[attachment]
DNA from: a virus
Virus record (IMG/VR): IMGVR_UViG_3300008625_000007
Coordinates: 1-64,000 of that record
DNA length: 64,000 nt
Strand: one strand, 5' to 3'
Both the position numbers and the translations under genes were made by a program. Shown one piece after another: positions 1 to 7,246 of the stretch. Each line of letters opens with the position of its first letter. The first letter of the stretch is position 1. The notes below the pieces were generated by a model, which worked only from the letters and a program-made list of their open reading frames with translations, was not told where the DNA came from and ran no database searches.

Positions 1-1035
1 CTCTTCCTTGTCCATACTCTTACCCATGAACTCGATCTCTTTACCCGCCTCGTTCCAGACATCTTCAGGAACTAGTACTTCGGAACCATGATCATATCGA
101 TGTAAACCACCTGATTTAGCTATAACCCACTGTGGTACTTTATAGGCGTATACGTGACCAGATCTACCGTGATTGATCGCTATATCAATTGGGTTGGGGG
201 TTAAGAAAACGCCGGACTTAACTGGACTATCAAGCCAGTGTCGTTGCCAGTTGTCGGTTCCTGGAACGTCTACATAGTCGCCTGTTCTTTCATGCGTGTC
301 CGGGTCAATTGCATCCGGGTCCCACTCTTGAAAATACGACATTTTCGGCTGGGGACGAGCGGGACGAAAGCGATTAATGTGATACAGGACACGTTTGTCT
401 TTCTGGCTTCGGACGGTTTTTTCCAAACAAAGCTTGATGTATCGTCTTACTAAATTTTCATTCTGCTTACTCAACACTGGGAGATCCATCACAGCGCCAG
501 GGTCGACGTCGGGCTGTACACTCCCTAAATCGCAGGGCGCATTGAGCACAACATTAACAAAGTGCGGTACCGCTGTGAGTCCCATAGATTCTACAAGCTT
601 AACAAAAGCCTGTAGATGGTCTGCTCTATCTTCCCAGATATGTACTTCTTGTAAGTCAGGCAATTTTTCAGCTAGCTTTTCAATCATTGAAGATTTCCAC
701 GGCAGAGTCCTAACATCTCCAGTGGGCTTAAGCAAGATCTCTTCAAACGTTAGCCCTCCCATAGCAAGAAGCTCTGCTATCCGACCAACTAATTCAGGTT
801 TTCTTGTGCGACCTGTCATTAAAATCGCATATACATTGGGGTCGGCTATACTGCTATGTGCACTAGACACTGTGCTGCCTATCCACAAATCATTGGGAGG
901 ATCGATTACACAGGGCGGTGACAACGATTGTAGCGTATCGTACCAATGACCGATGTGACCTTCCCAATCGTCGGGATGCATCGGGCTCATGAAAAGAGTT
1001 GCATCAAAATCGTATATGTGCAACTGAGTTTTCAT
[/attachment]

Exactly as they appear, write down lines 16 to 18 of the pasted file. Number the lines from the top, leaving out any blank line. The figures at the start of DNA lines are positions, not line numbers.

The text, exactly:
801 TTCTTGTGCGACCTGTCATTAAAATCGCATATACATTGGGGTCGGCTATACTGCTATGTGCACTAGACACTGTGCTGCCTATCCACAAATCATTGGGAGG
901 ATCGATTACACAGGGCGGTGACAACGATTGTAGCGTATCGTACCAATGACCGATGTGACCTTCCCAATCGTCGGGATGCATCGGGCTCATGAAAAGAGTT
1001 GCATCAAAATCGTATATGTGCAACTGAGTTTTCAT